Schoolchildren cooperate more successfully with non-kin than with siblings

The expression “blood is thicker than water” illustrates the common view that familial bonds are stronger than other social bonds. While human adults clearly prefer to cooperate with family members, a recent study investigates if the same is true for children. Surprisingly, the authors show that children cooperated better with non-relatives than siblings. Cooperation increased perceptions of friendship among non-friends which should help children expand their social network and improve future success. This new result shows that preferences in cooperation are not stable through life and challenges our understanding of the development of cooperation in humans and other longer-lived organisms.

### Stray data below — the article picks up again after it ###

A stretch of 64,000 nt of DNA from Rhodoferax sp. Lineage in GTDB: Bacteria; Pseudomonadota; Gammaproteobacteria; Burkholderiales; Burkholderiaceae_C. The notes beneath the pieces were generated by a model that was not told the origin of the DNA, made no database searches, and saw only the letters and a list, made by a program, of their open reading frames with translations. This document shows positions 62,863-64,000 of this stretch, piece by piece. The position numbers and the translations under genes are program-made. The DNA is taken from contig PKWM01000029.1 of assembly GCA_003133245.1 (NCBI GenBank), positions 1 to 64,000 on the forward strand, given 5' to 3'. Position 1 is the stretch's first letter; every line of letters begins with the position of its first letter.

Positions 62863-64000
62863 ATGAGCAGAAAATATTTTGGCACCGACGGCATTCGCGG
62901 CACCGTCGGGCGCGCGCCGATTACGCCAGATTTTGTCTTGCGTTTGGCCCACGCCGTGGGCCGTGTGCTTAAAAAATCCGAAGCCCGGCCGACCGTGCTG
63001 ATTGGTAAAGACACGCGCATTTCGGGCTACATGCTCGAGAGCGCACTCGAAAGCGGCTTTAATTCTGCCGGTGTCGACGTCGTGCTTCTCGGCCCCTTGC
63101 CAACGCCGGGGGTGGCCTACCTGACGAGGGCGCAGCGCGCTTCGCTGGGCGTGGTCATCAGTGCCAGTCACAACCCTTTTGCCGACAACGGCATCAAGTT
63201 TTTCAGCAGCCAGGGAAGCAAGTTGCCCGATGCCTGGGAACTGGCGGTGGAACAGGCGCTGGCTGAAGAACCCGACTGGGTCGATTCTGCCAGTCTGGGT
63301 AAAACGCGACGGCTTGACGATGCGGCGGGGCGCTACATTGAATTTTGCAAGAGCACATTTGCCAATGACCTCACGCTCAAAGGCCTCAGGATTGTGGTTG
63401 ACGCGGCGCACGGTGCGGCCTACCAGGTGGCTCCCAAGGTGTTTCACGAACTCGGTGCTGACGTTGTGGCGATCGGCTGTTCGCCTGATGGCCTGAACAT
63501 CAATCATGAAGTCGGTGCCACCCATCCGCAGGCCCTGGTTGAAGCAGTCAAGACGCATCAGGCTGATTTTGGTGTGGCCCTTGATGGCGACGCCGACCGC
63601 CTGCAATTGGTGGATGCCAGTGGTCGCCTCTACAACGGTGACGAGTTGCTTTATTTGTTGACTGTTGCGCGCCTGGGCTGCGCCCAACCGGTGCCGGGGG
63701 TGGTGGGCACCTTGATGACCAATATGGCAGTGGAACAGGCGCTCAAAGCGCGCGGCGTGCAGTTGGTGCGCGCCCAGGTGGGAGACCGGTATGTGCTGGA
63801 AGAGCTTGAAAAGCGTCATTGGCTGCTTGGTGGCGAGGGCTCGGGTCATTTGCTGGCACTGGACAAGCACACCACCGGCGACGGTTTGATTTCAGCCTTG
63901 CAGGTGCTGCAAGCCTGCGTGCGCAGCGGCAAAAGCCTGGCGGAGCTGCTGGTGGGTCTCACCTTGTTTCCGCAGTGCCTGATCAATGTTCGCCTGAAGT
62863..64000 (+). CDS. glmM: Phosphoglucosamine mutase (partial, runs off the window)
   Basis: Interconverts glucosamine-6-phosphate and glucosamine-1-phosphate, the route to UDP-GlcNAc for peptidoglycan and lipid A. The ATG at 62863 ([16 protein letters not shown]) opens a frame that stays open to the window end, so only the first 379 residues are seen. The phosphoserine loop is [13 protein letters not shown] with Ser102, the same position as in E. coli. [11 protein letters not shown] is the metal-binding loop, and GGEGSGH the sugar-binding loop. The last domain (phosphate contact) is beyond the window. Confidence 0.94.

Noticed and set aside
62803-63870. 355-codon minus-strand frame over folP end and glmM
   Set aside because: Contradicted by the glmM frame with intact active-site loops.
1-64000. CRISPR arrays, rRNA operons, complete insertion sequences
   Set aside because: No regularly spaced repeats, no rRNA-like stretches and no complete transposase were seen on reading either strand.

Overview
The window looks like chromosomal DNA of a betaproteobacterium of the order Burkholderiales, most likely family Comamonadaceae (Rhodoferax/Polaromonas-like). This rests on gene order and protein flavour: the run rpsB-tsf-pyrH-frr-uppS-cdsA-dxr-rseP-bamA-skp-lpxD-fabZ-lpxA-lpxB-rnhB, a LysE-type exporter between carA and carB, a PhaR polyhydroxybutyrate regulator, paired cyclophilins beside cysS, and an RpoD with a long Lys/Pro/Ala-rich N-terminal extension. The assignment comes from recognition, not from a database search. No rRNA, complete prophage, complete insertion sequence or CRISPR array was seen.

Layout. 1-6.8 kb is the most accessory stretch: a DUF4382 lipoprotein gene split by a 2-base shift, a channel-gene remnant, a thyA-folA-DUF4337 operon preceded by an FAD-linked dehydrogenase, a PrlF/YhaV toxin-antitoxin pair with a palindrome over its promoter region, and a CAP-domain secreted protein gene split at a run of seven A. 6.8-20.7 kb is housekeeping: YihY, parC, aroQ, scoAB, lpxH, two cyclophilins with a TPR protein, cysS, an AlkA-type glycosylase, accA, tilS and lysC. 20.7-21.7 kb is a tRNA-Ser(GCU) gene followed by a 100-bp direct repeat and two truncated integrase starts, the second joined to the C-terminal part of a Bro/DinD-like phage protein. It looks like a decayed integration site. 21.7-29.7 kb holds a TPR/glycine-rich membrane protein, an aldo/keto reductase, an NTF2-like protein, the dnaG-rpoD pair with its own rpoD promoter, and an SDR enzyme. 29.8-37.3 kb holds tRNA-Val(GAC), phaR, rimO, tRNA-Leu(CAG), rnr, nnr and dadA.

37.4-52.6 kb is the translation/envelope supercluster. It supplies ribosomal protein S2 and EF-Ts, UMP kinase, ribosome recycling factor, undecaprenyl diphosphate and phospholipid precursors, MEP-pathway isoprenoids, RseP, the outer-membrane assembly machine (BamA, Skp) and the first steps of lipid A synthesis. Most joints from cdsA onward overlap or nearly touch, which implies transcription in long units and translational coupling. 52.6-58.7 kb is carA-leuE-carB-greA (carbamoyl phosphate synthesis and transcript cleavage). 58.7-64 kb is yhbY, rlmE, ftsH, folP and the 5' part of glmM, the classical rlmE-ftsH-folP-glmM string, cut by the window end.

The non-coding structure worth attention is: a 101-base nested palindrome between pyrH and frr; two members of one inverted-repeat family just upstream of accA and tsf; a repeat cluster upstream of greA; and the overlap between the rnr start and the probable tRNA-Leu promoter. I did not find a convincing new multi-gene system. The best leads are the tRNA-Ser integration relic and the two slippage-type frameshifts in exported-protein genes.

A new paper forthcoming in the Proceedings of the Royal Society B. written by 2 formers fellows, 2 currents researchers and co authors

Read the article published online today

Barragan-Jason Gladys, Cauchoix Maxime, Regnier Anne, Bourjade Marie, Hopfensitz Astrid and Chaine Alexis S., 2021, Schoolchildren cooperate more successfully with non-kin than with siblings, Proc. R. Soc. B.28820202951,

Photos by Denis Cauchoix